Bagging a homes bonus

Details of government house building incentives have drawn a positive reaction but concerns remain over the division of spoils and the impact on empty homes.

New Homes: fund allocations will be split between districts and counties
New Homes: fund allocations will be split between districts and counties

The coalition government has taken some time to come into its own, but talk of localism has dominated the headlines from the start. Now work to incorporate this idea into the planning system has filtered down and policies and regulations are being debated on a daily basis.

Earlier this month the government began consultation on its new homes bonus, which would see financial rewards given to councils in return for the creation of housing.

"The current system does not provide the right incentive. If a local authority enables the building of new homes, little benefit is seen by the local community," declares housing minister Grant Shapps.

The bonus, which is set to be part of a wider package of incentives signalled in last month's Local Growth white paper (Planning, 5 November, p1), would pay councils sums equivalent to the national average for the council tax band on each additional property for the ensuing six years. The grant would not be ring-fenced.

"It's great to finally see genuine thought realised behind the coalition government's ideas. The bonus is a positive step that should lead to benefits," says Barton Willmore senior partner Ian Tant.

British Property Federation chief executive Liz Peace agrees: "It sends a clear signal that communities accepting desperately needed housing will be rewarded while those that do not will lose out."

But Tant also warns that local authorities and communities which have already adopted an anti-development stance will not change their mindset because of the bonus alone. "It will take a knock-on effect," he suggests. "If they see their neighbouring authority is better off as a result, that could have a positive effect on other councils."

The government has set aside £1 billion for bonus payments. The consultation document (Planning, 19 November, p2), which is out for comment until Christmas Eve, explains that any money paid to local authorities would be divided, with 80 per cent going to district councils and 20 per cent to counties. Greenwich and Woolwich MP and former housing minister Nick Raynsford has attacked this proposal.

"In shire areas, the rigid 80-20 split between district and county authorities will pose a serious disincentive to counties to provide infrastructure such as roads, school places and social services support made necessary by new developments. This is the opposite of the claimed flexibility," Raynsford complains.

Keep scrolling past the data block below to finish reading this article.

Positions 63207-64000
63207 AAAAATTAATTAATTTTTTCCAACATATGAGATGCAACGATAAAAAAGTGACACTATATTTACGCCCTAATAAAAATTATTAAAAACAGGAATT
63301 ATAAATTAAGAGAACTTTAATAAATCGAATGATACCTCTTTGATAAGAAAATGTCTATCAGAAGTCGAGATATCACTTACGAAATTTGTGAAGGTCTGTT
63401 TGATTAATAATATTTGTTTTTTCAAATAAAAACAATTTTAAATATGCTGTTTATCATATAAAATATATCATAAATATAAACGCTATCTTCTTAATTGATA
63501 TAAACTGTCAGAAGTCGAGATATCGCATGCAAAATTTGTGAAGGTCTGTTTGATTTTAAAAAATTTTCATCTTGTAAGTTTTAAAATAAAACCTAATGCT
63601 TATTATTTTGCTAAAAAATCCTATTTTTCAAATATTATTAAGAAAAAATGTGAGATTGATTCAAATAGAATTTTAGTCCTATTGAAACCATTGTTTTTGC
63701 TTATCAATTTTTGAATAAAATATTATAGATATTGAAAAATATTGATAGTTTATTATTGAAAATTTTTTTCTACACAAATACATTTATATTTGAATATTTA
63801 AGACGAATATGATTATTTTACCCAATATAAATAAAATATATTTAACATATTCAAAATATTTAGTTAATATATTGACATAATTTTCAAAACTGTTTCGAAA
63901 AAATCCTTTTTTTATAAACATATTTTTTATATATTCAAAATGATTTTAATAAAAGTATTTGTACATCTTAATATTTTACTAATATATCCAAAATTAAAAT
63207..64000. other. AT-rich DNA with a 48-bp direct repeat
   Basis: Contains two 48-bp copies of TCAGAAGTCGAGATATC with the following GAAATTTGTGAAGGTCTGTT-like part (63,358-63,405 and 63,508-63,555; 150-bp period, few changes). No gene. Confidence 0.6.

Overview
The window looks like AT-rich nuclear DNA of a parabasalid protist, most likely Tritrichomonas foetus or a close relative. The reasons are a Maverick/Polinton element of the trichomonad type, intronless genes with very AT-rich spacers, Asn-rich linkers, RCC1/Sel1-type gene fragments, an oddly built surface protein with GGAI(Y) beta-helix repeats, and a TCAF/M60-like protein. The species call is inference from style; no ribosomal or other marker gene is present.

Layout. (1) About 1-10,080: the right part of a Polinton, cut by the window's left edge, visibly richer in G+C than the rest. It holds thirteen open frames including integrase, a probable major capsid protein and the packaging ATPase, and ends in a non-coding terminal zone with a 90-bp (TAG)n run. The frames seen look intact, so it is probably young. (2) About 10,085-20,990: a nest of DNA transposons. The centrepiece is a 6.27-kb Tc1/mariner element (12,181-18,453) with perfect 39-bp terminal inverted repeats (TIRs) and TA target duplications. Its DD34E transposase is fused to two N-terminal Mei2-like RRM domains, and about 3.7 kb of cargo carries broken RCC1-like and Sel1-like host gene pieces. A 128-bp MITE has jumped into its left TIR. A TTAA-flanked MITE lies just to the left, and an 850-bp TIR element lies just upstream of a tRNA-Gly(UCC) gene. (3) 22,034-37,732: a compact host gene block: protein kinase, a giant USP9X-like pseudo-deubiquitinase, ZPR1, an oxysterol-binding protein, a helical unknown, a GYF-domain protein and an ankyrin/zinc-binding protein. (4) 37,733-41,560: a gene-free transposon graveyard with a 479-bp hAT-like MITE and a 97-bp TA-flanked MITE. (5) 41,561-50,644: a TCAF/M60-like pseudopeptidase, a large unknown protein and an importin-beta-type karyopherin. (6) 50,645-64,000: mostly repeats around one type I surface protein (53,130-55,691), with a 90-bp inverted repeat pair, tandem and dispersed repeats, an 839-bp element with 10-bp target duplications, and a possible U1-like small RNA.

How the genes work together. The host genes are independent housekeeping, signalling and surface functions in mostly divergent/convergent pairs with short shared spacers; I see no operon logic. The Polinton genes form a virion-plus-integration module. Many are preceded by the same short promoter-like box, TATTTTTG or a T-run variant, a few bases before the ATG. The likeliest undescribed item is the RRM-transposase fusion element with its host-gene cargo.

Savills planning director David Henry maintains that it is crucial that all the stakeholders involved in a bonus contribution work together. "It is possible that the newly formed local enterprise partnerships (LEPs) will have a role to play," he says.

"It will be interesting to see how the money will be pooled, transferred and spent between them and the councils. For purposes of transparency, it has to be clear that a grant of permission will benefit the community and show exactly where those benefits will be."

The Homes and Communities Agency (HCA) welcomes the proposals as a good example of how localism can work in practice. "The new homes bonus will be a test of the HCA's role as enabler," says chief executive Pat Richie. "We look forward, where invited by local authorities, to playing our part in helping maximise the benefits of the bonus to local communities."

Tant says the government will need to make clear how councils can take the bonus into account when considering planning applications. "Local authorities will have to be able to take into consideration the amount of money that can be raised through the bonus when making planning decisions," he says. "This will need to be clarified in the localism bill and it is an issue we will raise in response to the consultation."

The government is also asking for views on whether councils can add the refurbishment of existing empty housing stock into the equation in claiming bonus payments. "I can see no reason why empty homes should not be included, but I imagine they will remain a minor contribution," contends Tant.

However, Chartered Institute of Housing chief executive Sarah Webb believes that a move in this direction would be particularly welcome.

"We are concerned about how the bonus will work with regeneration schemes and in areas where housing market renewal is under way," she says. "Local people who are working hard to make their communities better places to live shouldn't miss out if they have had to accept demolition of homes that are no longer fit for habitation."

Empty Homes chief executive David Ireland agrees: "It is bizarre that the current system completely ignores homes created by bringing abandoned properties back into use. The people who move into refurbished homes know that new housing has been created, but the current system says no," he complains.

"This matters because local authorities make strategic decisions on this basis. On many occasions, homes have been left empty because local authorities could only claim credit or rewards for new housing by getting more homes built instead," Ireland reflects.

New Homes Bonus - Consultation is available at

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